Fukushima: Keep out indefinitely

The government of Japanese prime minister Kan is finally telling evacuees from within the 20 km exclusion zone around the wrecked Fukushima-I nuclear power plant that they won’t be able to return any time soon.

For months the official line had been that residents could not return until the reactors had achieved “cold shutdown”, which normally means that the chain reaction had stopped and the decay heat in the core had subsided enough for the coolant to be below 100 degrees C (below boiling point). This line ignores the fact that three of the reactors no longer have a cooling system in the usual sense and more importantly, that the area around the power station was severely contaminated by radioactive fallout from the broken reactors.

That reality has finally been accepted, explains the New York Times:

The government was apparently forced to alter its plans after the survey by the Ministry of Science and Education, released over the weekend, which showed even higher than expected radiation levels within the 12-mile evacuation zone around the plant. The most heavily contaminated spot was in the town of Okuma about two miles southwest of the plant, where someone living for a year would be exposed to 508.1 millisieverts of radiation — far above the level of 20 millisieverts per year that the government considers safe.

The survey found radiation above the safe level at three dozen spots up to 12 miles from the plant. That has called into question how many residents will actually be able to return to their homes even after the plant is stabilized.

Many of the evacuees had been led to believe that most of them might be able to return to their homes some time after the turn of the year, based on Tepco’s promises of establishing some sort of a cooling system and generally stabilizing the situation at the plant. Probably over 100,000 people will have to rebuild their lives from scratch elsewhere now, with no prospect of returning for decades, just like in the exclusion zone in Ukraine and Belarus near the Chernobyl plant, that has been off-limits for over a quarter of a century already. Besides a semicircle of 20 km radius around Fukushima-I there is also a strip of land to the North West, towards Fukushima City, that includes the village of Iitate mura, which is just as badly contaminated as the vicinity of the reactor itself.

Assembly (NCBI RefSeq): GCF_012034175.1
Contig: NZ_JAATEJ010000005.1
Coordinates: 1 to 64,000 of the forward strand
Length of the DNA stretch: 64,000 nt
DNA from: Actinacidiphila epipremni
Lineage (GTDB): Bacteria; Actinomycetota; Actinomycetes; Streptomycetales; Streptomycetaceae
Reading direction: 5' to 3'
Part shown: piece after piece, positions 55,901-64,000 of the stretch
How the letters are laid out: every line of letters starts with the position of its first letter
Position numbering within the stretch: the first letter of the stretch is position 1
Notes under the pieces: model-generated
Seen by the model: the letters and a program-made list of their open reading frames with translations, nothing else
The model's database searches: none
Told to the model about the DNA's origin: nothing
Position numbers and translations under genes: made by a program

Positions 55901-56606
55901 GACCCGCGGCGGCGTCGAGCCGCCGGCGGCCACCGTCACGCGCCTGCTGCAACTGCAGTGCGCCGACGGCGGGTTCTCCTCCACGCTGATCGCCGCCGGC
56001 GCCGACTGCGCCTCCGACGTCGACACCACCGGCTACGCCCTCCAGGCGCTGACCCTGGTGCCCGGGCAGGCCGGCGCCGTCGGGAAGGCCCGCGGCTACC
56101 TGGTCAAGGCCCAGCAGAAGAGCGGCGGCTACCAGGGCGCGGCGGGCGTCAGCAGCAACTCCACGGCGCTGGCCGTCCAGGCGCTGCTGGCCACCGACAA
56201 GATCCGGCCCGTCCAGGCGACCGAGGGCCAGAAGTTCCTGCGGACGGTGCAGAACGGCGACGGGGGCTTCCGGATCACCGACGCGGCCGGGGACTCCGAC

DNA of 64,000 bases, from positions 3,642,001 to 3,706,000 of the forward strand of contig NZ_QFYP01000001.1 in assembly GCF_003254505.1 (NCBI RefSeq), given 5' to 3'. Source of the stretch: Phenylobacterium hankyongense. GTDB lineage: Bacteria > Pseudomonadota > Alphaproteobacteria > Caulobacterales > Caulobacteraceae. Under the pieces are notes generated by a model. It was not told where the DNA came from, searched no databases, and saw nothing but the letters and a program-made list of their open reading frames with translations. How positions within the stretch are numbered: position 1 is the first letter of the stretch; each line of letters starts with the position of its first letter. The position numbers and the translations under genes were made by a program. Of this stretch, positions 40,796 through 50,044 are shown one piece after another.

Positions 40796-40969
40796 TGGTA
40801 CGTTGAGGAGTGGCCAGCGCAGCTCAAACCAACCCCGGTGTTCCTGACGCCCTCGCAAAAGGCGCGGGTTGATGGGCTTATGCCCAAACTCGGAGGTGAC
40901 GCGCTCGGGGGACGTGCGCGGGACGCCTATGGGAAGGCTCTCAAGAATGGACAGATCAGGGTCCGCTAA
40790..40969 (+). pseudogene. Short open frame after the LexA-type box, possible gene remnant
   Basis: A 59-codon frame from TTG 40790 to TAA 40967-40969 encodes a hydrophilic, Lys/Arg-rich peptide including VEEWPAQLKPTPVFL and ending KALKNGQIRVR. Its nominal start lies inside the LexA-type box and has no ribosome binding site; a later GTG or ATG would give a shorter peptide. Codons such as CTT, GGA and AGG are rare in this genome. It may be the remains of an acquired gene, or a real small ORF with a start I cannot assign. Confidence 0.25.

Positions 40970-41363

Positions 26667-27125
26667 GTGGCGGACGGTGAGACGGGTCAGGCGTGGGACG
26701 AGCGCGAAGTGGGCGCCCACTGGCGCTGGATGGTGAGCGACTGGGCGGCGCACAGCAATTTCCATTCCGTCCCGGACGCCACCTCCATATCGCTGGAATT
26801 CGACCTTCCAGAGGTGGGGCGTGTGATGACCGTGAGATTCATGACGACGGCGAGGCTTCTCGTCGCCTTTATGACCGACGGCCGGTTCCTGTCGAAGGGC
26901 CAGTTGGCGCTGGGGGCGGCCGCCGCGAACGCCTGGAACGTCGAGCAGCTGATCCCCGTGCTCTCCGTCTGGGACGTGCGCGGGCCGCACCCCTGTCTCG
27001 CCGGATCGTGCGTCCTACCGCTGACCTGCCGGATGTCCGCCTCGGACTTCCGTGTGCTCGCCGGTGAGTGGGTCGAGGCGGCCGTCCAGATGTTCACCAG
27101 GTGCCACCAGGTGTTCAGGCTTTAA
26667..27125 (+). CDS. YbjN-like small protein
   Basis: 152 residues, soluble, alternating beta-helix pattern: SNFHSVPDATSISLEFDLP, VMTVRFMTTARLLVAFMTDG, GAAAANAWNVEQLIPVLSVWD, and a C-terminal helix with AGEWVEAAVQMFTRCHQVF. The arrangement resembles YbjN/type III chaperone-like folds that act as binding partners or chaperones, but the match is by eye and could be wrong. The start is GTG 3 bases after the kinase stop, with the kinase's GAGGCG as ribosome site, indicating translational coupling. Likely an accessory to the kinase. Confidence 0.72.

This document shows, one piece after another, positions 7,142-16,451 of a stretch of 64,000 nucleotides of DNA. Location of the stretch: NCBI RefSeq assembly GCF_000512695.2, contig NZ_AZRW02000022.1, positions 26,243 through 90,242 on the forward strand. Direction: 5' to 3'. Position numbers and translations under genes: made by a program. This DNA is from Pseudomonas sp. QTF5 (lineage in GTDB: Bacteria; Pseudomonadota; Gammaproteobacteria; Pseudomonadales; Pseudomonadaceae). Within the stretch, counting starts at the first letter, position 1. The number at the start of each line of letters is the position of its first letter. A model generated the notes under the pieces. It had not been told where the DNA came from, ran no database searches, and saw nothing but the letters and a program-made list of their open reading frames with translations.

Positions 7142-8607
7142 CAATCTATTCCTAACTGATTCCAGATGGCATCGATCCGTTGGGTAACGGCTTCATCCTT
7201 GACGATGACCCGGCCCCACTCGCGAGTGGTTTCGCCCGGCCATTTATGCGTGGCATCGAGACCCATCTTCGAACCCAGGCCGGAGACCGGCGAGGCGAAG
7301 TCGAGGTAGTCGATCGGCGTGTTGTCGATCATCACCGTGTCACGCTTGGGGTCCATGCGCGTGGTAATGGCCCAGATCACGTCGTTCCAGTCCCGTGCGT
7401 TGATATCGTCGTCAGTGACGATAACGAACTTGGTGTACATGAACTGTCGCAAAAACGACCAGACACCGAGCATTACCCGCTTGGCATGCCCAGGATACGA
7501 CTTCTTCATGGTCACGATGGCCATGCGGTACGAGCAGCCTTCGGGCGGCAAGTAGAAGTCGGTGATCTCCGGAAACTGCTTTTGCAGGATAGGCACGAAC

People from the area should have been told much sooner, but presumably the prospect of having to pay compensation played a part in holding off giving people the facts. If somebody other than Kan was prime minister, they may well have waited for another 6 months. Kan will probably step down shortly and frankly I don’t hold much hope for how his successor, whoever he may be, will deal with the situation.

Kan famously took on ministerial bureaucracies and vested interests as health minister before and he tried his best in this situation. Many others would try to avoid confrontation with the nuclear industry, following the path of least resistance instead. Kan’s support ratings are extremely low now, but perhaps his efforts, however imperfect they were, may not be fully appreciated until we have his successors to compare with…

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